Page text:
Guatemala suffers from severely high poverty rates. They also deal with high malnutrition rate due to poor water quality and agriculture. Due to poor agriculture, Guatemalan families have a hard time growing crops to feed their families. They lack or have no resources for education, especially schools in rural areas. Guatemala has a poor and underdeveloped health care system. Private health care providers are only available for the wealthy. 17% of Guatemalan workers, most of these workers live in urban areas, are covered by Social Security. 18% of Guatemala’s people will not recieve and form of health care. There is also a shortage on workers who are in the medical and medical care field. Gang violence is huge in Guatemala. There are two very dangerous gangs in Guatemala, which are the coyotes and the MS-13, and are not afraid to kill or hurt anyone that is in their way. In the slides, it is mentioned that people had to keep money in shoes to avoid violence. Finally, femicide is a serious problem in Guatemala. Sixty-two women are killed every month by being shot, asphyxiated, stabbed, or disremembered. Even though murder is a crime here in the United States, Guatemalan men are not charged or prosecuted with these crimes. Overall, I would like to say that I am very fortunate here in the United States. Guatemala’s people are suffering everyday and there is really nothing that we could do to help the problem. Here in the United States, we do deal with gangs, but not to the point of violence that Guatemala’s deal with to the point that they are fleeing to try and avoid the gang violence.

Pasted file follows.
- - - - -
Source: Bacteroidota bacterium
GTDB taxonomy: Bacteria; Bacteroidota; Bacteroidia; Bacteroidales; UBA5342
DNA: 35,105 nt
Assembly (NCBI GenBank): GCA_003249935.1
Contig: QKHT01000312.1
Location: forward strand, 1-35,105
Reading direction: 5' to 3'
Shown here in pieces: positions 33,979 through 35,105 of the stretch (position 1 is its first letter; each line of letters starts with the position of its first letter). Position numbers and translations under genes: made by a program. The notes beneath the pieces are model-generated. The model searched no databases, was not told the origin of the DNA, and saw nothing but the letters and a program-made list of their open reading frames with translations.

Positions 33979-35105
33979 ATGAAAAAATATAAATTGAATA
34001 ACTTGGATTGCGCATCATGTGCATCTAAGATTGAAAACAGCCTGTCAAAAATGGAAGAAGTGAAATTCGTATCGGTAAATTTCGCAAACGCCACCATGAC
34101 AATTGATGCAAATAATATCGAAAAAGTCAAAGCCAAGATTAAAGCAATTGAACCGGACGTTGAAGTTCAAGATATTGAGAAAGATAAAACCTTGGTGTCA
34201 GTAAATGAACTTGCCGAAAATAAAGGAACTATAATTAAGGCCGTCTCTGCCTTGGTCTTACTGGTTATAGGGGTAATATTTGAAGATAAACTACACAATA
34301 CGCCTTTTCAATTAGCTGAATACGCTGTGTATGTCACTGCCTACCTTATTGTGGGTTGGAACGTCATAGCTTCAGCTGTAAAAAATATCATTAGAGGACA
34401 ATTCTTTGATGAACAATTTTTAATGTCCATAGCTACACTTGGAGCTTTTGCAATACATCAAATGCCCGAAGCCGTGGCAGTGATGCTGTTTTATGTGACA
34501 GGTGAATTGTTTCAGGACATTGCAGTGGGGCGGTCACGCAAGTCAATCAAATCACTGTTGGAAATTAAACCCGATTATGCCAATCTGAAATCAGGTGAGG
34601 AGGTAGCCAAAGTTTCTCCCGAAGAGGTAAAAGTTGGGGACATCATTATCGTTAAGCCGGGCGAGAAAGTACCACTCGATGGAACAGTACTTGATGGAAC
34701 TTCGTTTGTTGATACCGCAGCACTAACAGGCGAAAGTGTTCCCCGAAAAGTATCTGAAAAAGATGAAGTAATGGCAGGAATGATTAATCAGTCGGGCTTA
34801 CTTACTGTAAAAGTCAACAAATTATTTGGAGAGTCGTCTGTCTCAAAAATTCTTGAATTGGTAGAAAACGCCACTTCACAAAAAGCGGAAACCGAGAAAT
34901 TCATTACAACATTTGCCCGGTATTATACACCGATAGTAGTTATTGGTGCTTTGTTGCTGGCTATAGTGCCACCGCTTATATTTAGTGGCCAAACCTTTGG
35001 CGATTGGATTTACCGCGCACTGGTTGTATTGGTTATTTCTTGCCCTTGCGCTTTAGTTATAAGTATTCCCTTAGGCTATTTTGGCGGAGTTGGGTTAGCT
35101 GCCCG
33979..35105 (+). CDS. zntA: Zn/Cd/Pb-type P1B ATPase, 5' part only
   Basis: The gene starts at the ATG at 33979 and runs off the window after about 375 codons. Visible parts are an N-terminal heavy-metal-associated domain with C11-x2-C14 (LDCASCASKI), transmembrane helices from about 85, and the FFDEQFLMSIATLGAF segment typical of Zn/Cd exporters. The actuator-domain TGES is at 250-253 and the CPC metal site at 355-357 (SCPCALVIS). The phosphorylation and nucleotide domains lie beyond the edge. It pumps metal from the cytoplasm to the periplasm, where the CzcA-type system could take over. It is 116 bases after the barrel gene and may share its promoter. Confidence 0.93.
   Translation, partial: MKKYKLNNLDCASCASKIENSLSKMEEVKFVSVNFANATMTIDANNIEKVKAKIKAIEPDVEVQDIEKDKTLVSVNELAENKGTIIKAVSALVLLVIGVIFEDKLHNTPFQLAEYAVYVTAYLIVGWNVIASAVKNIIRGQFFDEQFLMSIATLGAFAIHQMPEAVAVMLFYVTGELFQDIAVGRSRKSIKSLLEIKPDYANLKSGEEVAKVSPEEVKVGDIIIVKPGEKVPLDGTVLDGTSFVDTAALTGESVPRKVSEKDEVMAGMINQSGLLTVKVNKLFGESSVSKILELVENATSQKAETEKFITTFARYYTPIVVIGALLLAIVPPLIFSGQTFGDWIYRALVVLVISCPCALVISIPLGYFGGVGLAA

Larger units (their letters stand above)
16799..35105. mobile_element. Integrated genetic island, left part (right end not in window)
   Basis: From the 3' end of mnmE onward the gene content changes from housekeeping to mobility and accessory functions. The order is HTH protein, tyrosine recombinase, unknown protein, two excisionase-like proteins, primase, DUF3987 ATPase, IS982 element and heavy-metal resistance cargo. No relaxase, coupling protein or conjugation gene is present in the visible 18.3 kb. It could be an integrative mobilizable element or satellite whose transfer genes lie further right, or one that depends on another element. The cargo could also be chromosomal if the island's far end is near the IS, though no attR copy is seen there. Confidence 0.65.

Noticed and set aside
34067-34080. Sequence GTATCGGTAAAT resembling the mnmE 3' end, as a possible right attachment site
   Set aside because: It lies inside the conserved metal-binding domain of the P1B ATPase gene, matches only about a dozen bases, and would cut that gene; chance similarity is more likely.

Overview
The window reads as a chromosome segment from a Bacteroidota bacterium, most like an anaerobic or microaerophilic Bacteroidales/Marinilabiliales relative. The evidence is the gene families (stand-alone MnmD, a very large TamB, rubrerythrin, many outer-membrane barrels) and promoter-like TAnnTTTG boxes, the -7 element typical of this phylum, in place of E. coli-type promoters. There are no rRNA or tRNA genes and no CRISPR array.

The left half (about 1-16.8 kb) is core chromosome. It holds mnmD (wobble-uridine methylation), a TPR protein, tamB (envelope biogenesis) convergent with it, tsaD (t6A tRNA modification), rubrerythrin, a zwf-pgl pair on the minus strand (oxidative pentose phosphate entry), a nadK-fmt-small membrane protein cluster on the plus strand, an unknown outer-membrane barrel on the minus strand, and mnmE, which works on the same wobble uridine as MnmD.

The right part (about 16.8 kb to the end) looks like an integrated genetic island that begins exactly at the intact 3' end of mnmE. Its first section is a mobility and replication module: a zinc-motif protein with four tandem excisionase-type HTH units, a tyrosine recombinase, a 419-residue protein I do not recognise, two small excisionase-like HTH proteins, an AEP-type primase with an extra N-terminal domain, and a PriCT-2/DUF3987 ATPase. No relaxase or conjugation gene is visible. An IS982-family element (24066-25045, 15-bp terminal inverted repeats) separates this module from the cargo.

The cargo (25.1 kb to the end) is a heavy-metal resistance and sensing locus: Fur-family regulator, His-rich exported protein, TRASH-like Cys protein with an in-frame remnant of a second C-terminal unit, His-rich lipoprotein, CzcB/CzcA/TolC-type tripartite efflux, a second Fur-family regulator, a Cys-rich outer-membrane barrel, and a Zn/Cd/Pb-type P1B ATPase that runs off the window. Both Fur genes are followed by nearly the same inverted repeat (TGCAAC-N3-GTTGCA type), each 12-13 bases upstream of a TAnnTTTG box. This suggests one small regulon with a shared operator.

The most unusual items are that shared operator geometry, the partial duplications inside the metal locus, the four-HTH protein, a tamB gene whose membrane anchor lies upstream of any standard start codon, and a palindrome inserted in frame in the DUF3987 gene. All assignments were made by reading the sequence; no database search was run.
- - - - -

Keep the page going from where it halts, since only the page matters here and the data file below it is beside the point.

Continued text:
Learning about Guatemala really made me realize that I am very lucky with the life that I have and really opened up my eyes and not everybody in the world is fortunate as I am. Guatemala’s culture is very different and I learned a lot about Guatemala and that their culture is very interesting but the country has a lot to improve on to protect and care for its people.